Apple and Google are teaming up to create a smartphone-based system to let you know when you’ve come into contact with someone who’s tested positive for COVID-19.
This “contact tracing” technology promises to help health authorities track and contain the illness. For consumers, it’ll also serve as a warning system in the event a friend, acquaintance, or worker you met later tested positive for the virus. Your iPhone or Android handset will send you a message with official health information on what to do. But this will only occur if you’ve voluntarily opted into the contact tracing.
When the system will arrive remains unclear. For now, the plan is to release software APIs next month to enable Apple’s iOS and Google’s Android operating systems to easily talk to each other over apps from public health authorities. “These official apps will be available for users to download via their respective app stores,” the companies said without specifying the app names or release dates.
“Second, in the coming months, Apple and Google will work to enable a broader Bluetooth-based contact tracing platform by building this functionality into the underlying platforms,” the companies added. “This is a more robust solution than an API and would allow more individuals to participate, if they choose to opt in, as well as enable interaction with a broader ecosystem of apps and government health authorities.”
Whether the system will actually work or be marred by false positives is another matter. But the proposed solution tries to avoid invading people’s privacy by collecting and sifting through smartphone location data. Instead, Apple and Google want to tap the Bluetooth connectivity on everyone’s phones to determine those with whom you’ve been in close proximity.
How the system works, according to Google.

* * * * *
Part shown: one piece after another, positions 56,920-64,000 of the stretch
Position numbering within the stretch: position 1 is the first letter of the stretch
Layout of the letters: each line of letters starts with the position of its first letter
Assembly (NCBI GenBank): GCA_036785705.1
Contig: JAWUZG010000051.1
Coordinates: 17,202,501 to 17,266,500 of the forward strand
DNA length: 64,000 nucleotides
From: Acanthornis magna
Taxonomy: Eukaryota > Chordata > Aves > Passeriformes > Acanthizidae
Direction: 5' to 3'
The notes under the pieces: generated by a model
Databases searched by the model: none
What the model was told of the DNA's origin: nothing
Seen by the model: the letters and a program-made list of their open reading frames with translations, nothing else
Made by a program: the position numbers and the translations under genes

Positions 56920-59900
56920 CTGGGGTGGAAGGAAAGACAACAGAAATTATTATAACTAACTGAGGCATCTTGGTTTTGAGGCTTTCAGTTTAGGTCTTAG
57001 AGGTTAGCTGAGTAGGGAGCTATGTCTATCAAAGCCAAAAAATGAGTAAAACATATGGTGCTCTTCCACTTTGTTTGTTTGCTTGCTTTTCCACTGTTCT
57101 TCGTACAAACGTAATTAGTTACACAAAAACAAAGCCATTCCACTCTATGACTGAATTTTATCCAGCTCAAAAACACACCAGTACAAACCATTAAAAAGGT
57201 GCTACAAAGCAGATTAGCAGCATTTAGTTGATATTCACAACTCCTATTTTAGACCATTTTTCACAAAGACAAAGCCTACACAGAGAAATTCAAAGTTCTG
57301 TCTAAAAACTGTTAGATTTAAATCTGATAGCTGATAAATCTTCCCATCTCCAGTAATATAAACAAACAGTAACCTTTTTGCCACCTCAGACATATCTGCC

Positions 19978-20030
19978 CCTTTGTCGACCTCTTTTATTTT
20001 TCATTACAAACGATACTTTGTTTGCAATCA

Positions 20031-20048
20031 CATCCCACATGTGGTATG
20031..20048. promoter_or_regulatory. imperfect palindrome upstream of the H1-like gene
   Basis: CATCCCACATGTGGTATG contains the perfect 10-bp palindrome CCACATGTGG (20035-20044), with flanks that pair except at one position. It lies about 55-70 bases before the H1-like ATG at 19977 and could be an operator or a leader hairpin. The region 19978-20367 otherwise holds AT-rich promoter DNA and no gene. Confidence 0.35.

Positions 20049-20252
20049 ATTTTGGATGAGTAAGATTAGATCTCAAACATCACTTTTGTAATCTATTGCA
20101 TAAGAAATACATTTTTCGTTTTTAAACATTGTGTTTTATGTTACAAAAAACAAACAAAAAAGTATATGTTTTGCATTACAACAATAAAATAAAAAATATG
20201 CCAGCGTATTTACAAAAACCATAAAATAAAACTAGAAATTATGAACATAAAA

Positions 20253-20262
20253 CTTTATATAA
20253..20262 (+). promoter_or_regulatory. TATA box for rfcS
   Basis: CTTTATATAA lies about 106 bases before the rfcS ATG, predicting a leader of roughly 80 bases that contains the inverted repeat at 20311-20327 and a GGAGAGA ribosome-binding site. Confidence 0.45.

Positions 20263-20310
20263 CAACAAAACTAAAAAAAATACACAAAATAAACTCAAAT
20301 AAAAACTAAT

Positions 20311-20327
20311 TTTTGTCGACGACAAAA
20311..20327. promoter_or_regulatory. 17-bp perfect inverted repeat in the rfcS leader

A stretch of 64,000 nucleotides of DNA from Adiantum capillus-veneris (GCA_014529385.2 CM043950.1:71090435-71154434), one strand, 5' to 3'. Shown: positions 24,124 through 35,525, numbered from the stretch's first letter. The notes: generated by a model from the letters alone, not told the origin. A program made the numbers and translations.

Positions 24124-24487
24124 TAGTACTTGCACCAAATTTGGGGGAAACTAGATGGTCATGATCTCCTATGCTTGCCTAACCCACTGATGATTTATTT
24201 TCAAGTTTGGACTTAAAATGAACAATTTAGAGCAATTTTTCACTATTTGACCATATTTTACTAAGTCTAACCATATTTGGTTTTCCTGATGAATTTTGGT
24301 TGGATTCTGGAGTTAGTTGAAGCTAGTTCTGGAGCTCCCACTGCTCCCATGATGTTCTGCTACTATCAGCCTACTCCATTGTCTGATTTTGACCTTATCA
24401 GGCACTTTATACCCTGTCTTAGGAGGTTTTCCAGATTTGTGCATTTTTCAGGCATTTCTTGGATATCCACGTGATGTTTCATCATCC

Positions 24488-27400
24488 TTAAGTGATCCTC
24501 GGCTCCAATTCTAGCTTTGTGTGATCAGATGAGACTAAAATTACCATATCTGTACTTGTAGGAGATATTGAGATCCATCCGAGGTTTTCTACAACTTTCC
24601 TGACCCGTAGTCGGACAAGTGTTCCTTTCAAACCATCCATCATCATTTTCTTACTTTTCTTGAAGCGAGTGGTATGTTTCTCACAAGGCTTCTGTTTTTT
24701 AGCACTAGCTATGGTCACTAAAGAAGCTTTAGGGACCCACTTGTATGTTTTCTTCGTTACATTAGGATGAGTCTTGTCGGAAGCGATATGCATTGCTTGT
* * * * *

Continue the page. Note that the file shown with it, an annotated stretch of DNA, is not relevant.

For example, if you meet a friend at a park, theoretically your phones will be close enough to exchange digital keys with each other over Bluetooth. Those keys can then be used to trace back everyone you met over a 14-day period. If you do come down with COVID-19, with your consent, you can upload the keys to the companies’ servers, allowing them to notify everyone you met about their exposure to the virus.
Recipients will then receive a message that omits your identity but says: “ALERT: You have recently been exposed to someone who has tested positive for Covid-19. Tap for more information.”
How you’ll be notified in the event you met someone who tests positive for COVID-19.
During the whole process, your name and personal information is never revealed, according to Apple and Google. Each key is also tied to anonymous identifiers, which should prevent the companies from learning the identities of people you’ve been meeting.
Although Apple and Google created the system to preserve people’s privacy, there may be some drawbacks with the approach. For instance, say the system does say you came into contact with a person infected with COVID-19. By omitting the person’s identity, you’re left to speculate about just how exposed you were to the illness.
The same system assumes enough people will opt into the contact tracing. The other problem is the lack of easily accessible COVID-19 testing across the US.
“No contact tracing app can be fully effective until there is widespread, free, and quick testing and equitable access to healthcare,” said Jennifer Granick, cybersecurity counsel at the American Civil Liberties Union.
“At the same time, we must be realistic that such contact tracing methods are likely to exclude many vulnerable members of society who lack access to technology and are already being disproportionately impacted by the pandemic,” she added.